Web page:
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Obama hails Dalai Lama, condemns the Islamic State at National Prayer Breakfast

President Obama hailed the Dalai Lama at the National Prayer Breakfast Thursday, giving a show of support in a relationship fraught with thorny geopolitical implications.

Obama called the Tibetan spiritual leader a "good friend" and upheld him as a "powerful example of what it means to practice compassion."

Obama bowed his head and brought his hands together in a Namaste gesture when the Dalai Lama was introduced at the beginning of the breakfast. The Dalai Lama was seated at a table with top Obama adviser Valerie Jarrett. She was dispatched to Dharamsala, India, where the Dalai Lama lives in exile, after the White House canceled a meeting with the leader ahead of Obama's first visit to Beijing in 2009.

Chinese leaders sharply criticized the presence of the Dalai Lama at the Prayer Breakfast -- as Beijing did the previous three times the two men met in the past. This time, the White House stressed they did not invite the Dalai Lama and that he and Obama had no plans to meet.

China's concerns about the Dalai Lama stem from his role as the leader of Tibet's push for political and economic autonomy from China.

Obama spoke at length about the Islamic State, which he called a "brutal, vicious death cult that in the name of religion" carries out "acts of barbarism."

President Obama spoke about how religion can be abused and the common theme of loving thy neighbor during his speech at the National Prayer Breakfast on Feb. 5, 2015, in Washington, D.C. Here are highlights from that event. (Video: WhiteHouse.gov)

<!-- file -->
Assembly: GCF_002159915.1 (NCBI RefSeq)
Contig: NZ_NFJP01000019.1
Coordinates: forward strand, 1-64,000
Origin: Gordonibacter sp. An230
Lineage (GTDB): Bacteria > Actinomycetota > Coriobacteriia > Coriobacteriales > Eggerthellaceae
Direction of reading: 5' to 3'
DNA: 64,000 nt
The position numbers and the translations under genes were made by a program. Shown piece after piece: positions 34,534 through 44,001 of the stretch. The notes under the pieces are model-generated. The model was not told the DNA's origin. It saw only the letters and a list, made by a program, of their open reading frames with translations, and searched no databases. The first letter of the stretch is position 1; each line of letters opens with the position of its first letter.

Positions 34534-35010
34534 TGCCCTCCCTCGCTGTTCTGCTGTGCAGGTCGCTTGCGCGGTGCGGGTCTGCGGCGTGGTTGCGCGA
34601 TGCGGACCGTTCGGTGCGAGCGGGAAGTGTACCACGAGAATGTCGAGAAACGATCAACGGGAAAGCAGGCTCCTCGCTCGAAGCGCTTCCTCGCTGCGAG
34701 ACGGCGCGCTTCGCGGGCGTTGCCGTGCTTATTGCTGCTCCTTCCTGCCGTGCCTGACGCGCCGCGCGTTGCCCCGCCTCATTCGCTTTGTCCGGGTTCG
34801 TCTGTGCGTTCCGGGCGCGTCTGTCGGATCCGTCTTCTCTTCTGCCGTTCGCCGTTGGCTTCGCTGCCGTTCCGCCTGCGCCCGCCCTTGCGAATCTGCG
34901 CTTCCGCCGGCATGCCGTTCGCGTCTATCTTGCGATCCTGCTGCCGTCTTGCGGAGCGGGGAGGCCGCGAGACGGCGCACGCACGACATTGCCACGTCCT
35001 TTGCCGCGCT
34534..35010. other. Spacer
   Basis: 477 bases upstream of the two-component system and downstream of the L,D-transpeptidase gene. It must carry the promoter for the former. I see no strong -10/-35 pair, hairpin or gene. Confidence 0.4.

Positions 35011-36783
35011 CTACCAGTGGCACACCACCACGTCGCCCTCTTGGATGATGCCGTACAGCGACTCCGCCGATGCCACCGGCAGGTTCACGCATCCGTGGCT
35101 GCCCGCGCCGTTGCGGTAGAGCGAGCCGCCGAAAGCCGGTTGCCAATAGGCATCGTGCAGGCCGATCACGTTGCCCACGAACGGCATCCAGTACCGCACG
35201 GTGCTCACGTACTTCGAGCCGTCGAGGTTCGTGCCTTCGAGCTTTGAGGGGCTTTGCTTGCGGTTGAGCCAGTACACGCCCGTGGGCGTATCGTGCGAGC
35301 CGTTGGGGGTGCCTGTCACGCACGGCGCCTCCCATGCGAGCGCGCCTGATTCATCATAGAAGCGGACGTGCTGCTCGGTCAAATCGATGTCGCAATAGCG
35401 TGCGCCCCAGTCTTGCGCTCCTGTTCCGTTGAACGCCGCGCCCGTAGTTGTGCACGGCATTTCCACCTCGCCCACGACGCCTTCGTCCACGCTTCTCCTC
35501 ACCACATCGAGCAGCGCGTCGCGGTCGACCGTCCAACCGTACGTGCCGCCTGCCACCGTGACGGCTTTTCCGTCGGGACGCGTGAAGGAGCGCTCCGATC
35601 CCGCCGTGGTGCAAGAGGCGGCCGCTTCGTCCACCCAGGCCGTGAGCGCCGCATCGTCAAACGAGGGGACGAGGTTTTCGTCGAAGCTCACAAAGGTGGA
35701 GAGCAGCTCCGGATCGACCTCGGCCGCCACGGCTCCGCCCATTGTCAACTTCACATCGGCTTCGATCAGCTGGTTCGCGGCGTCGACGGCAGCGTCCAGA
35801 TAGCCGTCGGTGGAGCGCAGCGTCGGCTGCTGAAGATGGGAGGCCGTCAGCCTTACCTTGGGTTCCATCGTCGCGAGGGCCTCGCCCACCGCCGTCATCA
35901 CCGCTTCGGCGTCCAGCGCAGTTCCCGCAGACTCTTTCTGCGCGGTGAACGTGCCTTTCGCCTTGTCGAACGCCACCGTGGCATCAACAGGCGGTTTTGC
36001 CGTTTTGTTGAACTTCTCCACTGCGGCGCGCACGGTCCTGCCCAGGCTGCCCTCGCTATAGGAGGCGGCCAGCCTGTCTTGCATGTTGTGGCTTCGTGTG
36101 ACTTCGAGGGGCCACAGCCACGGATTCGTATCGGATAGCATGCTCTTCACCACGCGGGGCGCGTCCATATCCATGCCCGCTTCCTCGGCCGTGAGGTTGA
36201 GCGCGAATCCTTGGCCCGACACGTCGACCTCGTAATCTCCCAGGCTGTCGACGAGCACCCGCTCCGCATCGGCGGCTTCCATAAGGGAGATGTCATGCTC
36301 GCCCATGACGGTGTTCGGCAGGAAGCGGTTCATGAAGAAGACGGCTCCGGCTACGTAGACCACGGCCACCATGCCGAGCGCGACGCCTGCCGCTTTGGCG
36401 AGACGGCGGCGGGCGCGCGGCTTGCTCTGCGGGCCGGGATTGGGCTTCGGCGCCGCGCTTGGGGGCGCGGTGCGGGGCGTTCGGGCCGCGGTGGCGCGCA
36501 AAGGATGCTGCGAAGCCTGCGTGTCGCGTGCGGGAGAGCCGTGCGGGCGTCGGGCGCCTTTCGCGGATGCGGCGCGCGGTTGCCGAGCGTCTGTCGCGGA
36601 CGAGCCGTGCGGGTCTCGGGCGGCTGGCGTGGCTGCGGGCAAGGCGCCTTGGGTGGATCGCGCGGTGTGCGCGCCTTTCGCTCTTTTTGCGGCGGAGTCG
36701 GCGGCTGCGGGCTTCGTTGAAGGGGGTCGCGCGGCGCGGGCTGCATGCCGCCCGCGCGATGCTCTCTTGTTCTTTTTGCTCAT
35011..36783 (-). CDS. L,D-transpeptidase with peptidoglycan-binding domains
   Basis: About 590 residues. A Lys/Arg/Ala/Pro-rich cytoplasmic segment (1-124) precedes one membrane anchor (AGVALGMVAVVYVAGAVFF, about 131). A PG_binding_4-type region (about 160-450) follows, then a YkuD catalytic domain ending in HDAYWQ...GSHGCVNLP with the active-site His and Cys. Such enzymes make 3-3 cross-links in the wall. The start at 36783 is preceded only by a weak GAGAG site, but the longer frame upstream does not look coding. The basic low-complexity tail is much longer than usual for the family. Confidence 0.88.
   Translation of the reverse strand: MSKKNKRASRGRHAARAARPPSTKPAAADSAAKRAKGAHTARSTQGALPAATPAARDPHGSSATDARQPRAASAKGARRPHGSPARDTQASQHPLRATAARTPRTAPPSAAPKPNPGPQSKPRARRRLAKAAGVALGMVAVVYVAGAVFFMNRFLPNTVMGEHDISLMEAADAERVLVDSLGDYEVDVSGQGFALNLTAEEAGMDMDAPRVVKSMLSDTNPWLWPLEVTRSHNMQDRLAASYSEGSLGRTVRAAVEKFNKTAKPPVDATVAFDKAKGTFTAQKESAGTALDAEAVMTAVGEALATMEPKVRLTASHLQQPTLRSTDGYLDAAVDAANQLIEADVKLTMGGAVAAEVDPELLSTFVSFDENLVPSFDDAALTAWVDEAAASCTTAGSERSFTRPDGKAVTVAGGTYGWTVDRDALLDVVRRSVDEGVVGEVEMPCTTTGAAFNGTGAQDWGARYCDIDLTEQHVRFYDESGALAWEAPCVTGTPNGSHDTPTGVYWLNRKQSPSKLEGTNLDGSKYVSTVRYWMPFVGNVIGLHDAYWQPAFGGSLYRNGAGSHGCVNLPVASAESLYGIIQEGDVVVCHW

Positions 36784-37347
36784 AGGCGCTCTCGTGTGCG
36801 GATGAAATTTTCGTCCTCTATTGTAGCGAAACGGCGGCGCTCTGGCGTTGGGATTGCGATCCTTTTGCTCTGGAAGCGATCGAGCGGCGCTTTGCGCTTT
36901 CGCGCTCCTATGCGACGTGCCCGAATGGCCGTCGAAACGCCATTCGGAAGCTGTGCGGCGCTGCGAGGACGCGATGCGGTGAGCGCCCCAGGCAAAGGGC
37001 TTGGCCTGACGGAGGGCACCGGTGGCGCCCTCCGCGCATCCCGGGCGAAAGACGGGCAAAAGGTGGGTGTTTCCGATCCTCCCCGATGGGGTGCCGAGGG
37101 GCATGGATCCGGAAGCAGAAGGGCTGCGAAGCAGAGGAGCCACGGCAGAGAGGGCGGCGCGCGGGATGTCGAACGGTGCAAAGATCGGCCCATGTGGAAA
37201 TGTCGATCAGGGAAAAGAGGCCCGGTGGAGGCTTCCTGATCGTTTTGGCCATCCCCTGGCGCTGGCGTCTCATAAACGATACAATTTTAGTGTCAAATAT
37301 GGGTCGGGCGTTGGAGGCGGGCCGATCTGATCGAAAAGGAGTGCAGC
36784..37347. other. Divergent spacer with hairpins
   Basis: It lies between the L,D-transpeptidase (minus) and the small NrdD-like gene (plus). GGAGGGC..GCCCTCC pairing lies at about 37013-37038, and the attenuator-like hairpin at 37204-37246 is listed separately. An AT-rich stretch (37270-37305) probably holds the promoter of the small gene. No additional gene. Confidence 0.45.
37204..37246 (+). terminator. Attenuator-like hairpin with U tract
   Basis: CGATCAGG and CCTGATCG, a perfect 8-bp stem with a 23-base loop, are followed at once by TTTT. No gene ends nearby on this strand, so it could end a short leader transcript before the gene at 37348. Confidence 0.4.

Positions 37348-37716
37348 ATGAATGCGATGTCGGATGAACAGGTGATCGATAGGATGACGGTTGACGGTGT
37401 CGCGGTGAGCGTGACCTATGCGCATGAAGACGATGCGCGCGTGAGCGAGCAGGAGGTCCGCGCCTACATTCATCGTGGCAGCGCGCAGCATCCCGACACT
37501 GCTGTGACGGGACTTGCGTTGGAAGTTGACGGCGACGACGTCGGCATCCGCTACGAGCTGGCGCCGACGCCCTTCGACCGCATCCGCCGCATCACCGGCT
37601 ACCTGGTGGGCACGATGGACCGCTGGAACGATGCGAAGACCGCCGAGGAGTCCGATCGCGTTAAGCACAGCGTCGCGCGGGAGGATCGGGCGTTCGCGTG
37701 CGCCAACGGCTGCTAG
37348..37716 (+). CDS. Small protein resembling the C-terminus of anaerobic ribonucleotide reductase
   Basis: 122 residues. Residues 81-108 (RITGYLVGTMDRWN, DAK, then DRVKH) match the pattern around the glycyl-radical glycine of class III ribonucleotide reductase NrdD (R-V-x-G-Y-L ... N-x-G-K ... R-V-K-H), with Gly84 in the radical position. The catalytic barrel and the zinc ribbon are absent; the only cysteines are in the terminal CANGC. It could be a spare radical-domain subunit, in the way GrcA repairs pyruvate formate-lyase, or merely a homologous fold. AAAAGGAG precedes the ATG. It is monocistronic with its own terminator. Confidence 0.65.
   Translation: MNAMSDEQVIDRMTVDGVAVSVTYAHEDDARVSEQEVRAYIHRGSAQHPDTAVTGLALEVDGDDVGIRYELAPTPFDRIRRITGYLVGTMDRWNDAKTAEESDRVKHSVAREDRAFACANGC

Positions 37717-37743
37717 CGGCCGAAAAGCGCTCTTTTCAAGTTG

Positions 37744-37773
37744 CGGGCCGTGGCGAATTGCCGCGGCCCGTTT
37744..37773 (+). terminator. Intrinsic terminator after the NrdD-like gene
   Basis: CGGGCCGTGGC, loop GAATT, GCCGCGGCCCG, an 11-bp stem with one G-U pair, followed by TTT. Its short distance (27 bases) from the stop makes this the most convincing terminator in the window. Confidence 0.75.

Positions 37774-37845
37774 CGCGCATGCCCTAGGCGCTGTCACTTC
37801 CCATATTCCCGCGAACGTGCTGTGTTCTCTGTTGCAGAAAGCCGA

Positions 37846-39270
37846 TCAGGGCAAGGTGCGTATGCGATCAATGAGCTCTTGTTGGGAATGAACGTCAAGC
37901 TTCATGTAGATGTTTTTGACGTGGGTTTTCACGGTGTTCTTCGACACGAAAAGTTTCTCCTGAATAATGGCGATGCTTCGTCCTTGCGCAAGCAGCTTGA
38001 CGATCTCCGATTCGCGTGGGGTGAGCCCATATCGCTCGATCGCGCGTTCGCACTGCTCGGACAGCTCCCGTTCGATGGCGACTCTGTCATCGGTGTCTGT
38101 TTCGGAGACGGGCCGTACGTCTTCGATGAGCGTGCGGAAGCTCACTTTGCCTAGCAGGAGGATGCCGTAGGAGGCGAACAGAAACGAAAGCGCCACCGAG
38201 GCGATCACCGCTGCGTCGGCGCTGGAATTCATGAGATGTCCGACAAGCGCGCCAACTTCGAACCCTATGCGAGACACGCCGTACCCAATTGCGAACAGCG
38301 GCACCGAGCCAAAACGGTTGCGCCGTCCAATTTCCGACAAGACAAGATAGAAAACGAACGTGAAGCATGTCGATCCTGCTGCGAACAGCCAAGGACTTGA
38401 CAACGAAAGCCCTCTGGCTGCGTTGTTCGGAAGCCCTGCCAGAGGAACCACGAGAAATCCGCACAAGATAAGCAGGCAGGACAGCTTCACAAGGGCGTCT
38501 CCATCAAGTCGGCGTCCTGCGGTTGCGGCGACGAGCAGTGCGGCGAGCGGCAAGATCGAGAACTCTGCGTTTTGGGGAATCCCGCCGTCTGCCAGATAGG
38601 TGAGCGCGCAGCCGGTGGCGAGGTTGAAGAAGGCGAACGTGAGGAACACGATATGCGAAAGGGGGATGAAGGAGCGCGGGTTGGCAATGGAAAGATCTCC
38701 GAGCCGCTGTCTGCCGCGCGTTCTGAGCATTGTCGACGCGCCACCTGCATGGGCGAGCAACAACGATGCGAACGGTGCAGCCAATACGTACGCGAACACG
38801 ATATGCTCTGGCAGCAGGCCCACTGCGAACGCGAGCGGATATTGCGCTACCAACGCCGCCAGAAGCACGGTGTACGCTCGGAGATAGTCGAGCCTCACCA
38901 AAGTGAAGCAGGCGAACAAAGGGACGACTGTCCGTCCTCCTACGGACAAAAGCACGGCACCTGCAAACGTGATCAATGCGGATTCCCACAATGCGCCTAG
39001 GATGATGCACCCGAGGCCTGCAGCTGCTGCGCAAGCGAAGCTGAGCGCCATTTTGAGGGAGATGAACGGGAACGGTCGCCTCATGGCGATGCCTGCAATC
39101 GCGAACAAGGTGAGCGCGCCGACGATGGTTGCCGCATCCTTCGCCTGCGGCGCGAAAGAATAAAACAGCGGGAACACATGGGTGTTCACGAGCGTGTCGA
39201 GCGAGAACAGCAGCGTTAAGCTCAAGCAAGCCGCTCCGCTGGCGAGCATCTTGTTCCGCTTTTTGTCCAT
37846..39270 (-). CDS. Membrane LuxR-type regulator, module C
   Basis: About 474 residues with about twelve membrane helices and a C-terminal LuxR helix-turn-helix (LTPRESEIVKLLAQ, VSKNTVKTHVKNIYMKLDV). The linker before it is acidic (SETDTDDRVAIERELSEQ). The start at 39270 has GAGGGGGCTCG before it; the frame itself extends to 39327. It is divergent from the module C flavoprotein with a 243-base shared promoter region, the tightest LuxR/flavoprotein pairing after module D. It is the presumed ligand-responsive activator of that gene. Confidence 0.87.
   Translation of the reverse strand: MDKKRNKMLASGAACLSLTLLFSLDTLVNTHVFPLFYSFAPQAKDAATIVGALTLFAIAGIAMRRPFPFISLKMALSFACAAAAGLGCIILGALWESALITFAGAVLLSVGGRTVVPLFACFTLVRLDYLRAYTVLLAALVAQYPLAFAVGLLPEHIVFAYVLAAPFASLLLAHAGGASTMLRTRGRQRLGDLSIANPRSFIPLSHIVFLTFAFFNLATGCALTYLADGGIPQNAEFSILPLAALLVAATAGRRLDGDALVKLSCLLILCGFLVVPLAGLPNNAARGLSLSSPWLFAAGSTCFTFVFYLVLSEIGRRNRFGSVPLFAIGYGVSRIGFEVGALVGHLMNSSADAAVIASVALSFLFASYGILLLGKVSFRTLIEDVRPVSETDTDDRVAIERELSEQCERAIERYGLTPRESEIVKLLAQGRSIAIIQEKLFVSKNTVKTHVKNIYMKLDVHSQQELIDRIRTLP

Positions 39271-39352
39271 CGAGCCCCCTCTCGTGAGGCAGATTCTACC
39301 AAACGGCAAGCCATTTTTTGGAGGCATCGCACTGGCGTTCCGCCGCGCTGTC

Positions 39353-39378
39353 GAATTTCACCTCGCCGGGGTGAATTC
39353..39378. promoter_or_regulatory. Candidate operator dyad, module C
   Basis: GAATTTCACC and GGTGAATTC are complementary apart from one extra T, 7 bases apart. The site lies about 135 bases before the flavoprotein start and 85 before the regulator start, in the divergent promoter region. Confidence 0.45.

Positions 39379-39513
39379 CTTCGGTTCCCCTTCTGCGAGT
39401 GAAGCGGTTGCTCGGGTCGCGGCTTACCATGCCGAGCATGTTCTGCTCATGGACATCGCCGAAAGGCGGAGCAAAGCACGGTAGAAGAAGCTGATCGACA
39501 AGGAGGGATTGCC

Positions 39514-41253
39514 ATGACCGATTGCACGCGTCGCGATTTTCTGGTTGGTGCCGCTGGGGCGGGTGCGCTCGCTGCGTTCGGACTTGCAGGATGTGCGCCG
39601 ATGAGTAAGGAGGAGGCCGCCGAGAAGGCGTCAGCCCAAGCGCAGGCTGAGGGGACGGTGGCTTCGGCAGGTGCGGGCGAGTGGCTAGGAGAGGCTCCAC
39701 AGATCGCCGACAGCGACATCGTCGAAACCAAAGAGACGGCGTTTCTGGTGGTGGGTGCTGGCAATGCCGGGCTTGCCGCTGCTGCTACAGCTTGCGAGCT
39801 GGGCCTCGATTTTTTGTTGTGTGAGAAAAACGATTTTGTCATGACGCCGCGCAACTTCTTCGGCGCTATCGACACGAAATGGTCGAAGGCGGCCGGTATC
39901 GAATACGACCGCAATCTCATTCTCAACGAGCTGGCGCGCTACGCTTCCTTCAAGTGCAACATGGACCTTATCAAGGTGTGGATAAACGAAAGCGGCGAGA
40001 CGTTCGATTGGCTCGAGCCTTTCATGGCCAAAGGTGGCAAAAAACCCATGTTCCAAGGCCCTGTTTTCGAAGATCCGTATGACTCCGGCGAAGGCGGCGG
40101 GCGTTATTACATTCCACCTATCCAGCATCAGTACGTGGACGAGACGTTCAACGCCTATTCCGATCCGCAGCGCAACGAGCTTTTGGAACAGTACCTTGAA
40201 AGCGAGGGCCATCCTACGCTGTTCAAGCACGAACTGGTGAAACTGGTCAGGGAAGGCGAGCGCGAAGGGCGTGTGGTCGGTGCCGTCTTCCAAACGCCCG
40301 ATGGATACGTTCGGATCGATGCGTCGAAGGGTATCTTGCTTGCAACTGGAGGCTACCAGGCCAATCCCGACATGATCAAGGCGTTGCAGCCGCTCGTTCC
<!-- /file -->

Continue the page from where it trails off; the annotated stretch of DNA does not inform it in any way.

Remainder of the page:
Faith, he said, is being "twisted and distorted" and "used as a weapon" by the Islamic State, which he said subjects women to rape as an act of war and persecutes religious minorities. He also warned of groups using religion as a means for carrying out brutality in Africa and a rising tide of anti-Semitism and hate crimes in Europe. Faith has been warped and misrepresented in the past -- from the Crusades to the Inquisition to slavery to Jim Crow, he said.

"There is a tendency in us, a sinful tendency that can pervert and distort our faith," Obama said, which is "not unique to one group or one religion.”

In an age when fanatical groups are on social media, it can be "harder to counteract" intolerance, he said, but God compels people to try.

"No God condones terror, no grievance justifies the taking of innocent lives or the oppression of those who are weaker or fewer in number," he said. "We are summoned to push back against those who would distort our religion for their nihilistic ends."

Obama hearkened back to the "wisdom" of the Founding Fathers, who wrote the "fundamental" freedom of religion into the founding documents of the United States.

Nations, he said, are stronger when people of all faiths are embraced -- and when a wall is held up between faith and the government.

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